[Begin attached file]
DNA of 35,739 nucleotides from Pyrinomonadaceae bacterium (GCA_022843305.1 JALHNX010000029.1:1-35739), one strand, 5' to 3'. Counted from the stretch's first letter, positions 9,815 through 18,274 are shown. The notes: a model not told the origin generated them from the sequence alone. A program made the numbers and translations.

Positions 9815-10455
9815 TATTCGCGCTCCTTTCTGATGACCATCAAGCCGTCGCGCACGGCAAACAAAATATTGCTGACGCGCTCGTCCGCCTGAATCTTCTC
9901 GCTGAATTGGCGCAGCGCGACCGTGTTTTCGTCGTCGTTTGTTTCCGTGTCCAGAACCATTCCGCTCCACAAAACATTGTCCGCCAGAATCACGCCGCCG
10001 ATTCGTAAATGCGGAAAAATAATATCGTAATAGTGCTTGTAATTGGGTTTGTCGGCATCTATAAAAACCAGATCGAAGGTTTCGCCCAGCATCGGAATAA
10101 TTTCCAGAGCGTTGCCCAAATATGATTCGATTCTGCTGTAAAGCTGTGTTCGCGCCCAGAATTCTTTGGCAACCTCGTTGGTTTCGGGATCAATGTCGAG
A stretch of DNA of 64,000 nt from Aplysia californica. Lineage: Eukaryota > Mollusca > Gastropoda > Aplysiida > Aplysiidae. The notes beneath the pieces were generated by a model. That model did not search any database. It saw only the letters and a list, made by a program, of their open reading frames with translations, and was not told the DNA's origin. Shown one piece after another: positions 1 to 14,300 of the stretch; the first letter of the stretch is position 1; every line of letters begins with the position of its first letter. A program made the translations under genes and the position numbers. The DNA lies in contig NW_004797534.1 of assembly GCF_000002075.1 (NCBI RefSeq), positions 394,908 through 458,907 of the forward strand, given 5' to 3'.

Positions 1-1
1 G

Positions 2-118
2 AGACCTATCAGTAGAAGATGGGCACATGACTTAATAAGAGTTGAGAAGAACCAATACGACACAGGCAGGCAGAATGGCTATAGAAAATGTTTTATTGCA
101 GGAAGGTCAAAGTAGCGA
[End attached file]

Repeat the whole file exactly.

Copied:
DNA of 35,739 nucleotides from Pyrinomonadaceae bacterium (GCA_022843305.1 JALHNX010000029.1:1-35739), one strand, 5' to 3'. Counted from the stretch's first letter, positions 9,815 through 18,274 are shown. The notes: a model not told the origin generated them from the sequence alone. A program made the numbers and translations.

Positions 9815-10455
9815 TATTCGCGCTCCTTTCTGATGACCATCAAGCCGTCGCGCACGGCAAACAAAATATTGCTGACGCGCTCGTCCGCCTGAATCTTCTC
9901 GCTGAATTGGCGCAGCGCGACCGTGTTTTCGTCGTCGTTTGTTTCCGTGTCCAGAACCATTCCGCTCCACAAAACATTGTCCGCCAGAATCACGCCGCCG
10001 ATTCGTAAATGCGGAAAAATAATATCGTAATAGTGCTTGTAATTGGGTTTGTCGGCATCTATAAAAACCAGATCGAAGGTTTCGCCCAGCATCGGAATAA
10101 TTTCCAGAGCGTTGCCCAAATATGATTCGATTCTGCTGTAAAGCTGTGTTCGCGCCCAGAATTCTTTGGCAACCTCGTTGGTTTCGGGATCAATGTCGAG
A stretch of DNA of 64,000 nt from Aplysia californica. Lineage: Eukaryota > Mollusca > Gastropoda > Aplysiida > Aplysiidae. The notes beneath the pieces were generated by a model. That model did not search any database. It saw only the letters and a list, made by a program, of their open reading frames with translations, and was not told the DNA's origin. Shown one piece after another: positions 1 to 14,300 of the stretch; the first letter of the stretch is position 1; every line of letters begins with the position of its first letter. A program made the translations under genes and the position numbers. The DNA lies in contig NW_004797534.1 of assembly GCF_000002075.1 (NCBI RefSeq), positions 394,908 through 458,907 of the forward strand, given 5' to 3'.

Positions 1-1
1 G

Positions 2-118
2 AGACCTATCAGTAGAAGATGGGCACATGACTTAATAAGAGTTGAGAAGAACCAATACGACACAGGCAGGCAGAATGGCTATAGAAAATGTTTTATTGCA
101 GGAAGGTCAAAGTAGCGA